Kim’s Peace Offensive and Its Main Driver
The 2018 New Year’s Address by North Korean leader Kim Jong-un ushered in remarkable new developments.5 He claimed that advances in North Korea’s 2017 nuclear deterrence meant that “in no way would the United States dare to ignite a war against [him] and [his] country.” It is likely that the confidence the deterrent provided formed the foundation that enabled him to launch the diplomatic peace offensive. The United States portrays matters quite differently, claiming that “maximum pressure” has compelled Pyongyang to sue for peace on U.S. terms. Clearly, which driver—confidence or desperation—offers the better explanation is of utmost importance. If it is maximum pressure, that is, the intensification of economic and diplomatic warfare and the military threat, then its continuance and escalation where possible will bring victory: North Korea’s abandonment of its nuclear deterrent and whatever consequences might follow that. If the driver is confidence, both in the effectiveness of the nuclear deterrent and the ability to withstand U.S. pressure, then things will turn out differently: a refusal to buckle to U.S. demands leading to a stalemate in U.S.-North Korea negotiations, decreasing Chinese and Russian compliance with U.S. demands, and possibly a crisis in South Korea as South Korean president Moon Jae-in gets squeezed between aspirations for Korean détente and opposition to it from the United States.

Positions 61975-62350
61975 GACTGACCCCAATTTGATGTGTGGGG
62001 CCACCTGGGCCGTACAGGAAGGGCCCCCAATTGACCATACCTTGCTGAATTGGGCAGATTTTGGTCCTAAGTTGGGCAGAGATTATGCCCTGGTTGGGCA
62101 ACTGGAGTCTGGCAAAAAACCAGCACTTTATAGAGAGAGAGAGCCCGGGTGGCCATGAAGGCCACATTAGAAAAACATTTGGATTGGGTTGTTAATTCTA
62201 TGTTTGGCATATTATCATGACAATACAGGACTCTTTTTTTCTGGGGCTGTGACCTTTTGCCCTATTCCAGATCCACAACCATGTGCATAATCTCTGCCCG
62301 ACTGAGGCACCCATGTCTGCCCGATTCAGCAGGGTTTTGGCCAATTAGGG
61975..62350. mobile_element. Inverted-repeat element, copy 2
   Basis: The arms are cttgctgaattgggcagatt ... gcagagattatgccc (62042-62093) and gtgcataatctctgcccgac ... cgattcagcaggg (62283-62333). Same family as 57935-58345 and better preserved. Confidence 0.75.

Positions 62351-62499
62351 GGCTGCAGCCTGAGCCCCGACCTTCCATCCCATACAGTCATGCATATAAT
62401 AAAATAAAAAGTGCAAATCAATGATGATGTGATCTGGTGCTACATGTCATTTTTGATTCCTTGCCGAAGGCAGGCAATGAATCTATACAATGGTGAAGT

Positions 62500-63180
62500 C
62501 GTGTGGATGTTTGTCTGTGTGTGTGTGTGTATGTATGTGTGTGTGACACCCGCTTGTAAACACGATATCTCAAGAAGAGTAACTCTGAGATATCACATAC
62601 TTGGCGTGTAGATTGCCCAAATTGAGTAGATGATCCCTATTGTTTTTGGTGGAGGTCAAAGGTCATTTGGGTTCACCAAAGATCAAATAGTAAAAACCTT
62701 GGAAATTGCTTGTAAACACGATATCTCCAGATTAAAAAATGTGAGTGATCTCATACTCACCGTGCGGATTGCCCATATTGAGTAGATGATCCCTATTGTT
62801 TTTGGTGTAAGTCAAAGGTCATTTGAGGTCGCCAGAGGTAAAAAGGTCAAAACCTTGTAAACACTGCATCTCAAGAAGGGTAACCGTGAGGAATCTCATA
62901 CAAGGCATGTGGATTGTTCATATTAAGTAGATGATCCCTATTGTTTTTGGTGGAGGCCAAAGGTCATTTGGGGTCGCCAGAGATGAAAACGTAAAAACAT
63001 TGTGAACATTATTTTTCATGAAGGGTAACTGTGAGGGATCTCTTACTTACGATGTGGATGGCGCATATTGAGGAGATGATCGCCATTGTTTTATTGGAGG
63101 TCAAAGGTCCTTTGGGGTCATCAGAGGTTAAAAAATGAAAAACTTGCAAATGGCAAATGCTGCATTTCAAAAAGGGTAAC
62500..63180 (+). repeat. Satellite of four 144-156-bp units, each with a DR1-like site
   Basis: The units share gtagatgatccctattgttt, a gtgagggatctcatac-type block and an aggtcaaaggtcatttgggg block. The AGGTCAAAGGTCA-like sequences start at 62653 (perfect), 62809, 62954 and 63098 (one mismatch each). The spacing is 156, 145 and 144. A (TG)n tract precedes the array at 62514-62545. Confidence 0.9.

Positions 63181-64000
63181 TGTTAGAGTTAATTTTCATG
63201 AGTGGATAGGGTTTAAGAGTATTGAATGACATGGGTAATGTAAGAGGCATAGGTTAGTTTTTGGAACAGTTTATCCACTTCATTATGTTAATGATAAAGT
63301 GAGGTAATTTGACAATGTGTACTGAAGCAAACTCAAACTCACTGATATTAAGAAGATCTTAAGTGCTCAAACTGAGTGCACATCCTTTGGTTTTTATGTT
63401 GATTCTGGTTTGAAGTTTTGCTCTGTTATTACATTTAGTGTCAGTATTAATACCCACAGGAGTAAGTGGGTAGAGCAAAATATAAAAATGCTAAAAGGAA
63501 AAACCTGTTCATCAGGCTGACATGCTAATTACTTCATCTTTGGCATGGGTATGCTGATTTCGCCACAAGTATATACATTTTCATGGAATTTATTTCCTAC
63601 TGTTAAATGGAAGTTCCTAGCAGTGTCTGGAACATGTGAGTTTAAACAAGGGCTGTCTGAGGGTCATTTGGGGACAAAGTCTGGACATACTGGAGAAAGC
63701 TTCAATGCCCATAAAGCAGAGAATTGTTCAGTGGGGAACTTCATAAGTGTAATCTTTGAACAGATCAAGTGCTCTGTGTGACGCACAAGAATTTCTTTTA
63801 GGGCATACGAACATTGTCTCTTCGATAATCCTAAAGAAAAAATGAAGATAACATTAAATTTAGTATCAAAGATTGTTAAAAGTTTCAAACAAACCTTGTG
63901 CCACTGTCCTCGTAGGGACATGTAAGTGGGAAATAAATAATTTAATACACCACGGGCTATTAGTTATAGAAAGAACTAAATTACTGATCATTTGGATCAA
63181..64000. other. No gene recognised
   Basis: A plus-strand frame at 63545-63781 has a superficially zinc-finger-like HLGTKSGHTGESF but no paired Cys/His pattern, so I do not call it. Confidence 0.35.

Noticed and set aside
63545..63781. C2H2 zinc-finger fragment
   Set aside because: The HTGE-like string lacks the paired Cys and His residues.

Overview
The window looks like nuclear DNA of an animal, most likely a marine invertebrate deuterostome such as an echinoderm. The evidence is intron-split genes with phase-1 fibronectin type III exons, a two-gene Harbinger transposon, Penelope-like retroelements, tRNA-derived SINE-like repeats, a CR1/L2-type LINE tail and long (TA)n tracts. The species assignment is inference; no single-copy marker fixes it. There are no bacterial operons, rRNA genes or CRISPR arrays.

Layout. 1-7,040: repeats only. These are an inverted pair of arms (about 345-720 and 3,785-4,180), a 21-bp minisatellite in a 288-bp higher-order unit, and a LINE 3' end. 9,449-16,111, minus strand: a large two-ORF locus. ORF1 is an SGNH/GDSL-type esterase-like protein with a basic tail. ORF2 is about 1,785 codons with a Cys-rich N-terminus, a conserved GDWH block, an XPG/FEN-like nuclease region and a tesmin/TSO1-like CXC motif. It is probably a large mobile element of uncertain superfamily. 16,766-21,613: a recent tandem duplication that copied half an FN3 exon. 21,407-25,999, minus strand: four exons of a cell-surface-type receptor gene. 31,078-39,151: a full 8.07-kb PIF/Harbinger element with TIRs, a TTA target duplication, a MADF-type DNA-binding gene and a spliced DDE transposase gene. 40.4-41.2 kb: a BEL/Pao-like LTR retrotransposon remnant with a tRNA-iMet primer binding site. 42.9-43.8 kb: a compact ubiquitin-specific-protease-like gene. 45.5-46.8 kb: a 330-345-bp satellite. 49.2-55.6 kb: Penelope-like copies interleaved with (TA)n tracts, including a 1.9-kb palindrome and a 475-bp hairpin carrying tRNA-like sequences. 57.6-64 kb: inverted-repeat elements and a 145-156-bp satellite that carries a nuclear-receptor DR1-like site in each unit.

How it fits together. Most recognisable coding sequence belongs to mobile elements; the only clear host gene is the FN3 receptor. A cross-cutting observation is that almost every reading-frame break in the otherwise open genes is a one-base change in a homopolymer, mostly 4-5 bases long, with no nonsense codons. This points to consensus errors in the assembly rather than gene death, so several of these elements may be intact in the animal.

Eighteen months after the launch of the offensive, it is increasingly clear that, in the words of Ruediger Frank, “North Korea Is Not Desperate.”6 Confidence in its deterrent and resilience to withstand maximum pressure has led to a transformation of the diplomatic landscape, increasing support from China and Russia and continued disarray among U.S. ranks.
The Angler Casts the Lure, Outflanking Washington and Utilizing Seoul
Kim unsuccessfully attempted a direct overture to Trump in 2017. In turn, this led to Trump’s bellicose threats. This time, however, Kim embarked on an outflanking maneuver, ignored Trump, and made the initial overture to Moon.
Moon had been swept into power by the Candlelight Revolution but, despite his rhetoric, it soon became clear that he was not going to make much progress on promoting peace on the peninsula. He was not strong enough to stand up to the United States or to the domestic conservative/military bloc. Since they had no interest in peace, except perhaps for the peace that follows conquest, as long as he was subservient to them, he would achieve little.7 And so it turned out.8 Indeed, Kim made this point in his address though he diplomatically refrained from naming Moon. He then played the Olympics card, suggesting that the North participate because “it is natural for us to share their pleasure over the auspicious event and help them.”9
The Winter Olympics held in Pyeongchang in February 2018 were of great importance to South Korea. Kim’s offer was welcomed by progressives, and of course President Moon himself. The North’s participation was not something the United States or conservatives could publicly oppose, although they were clearly unhappy about it, hiding behind the argument that an excluded North Korea would somehow disrupt the games.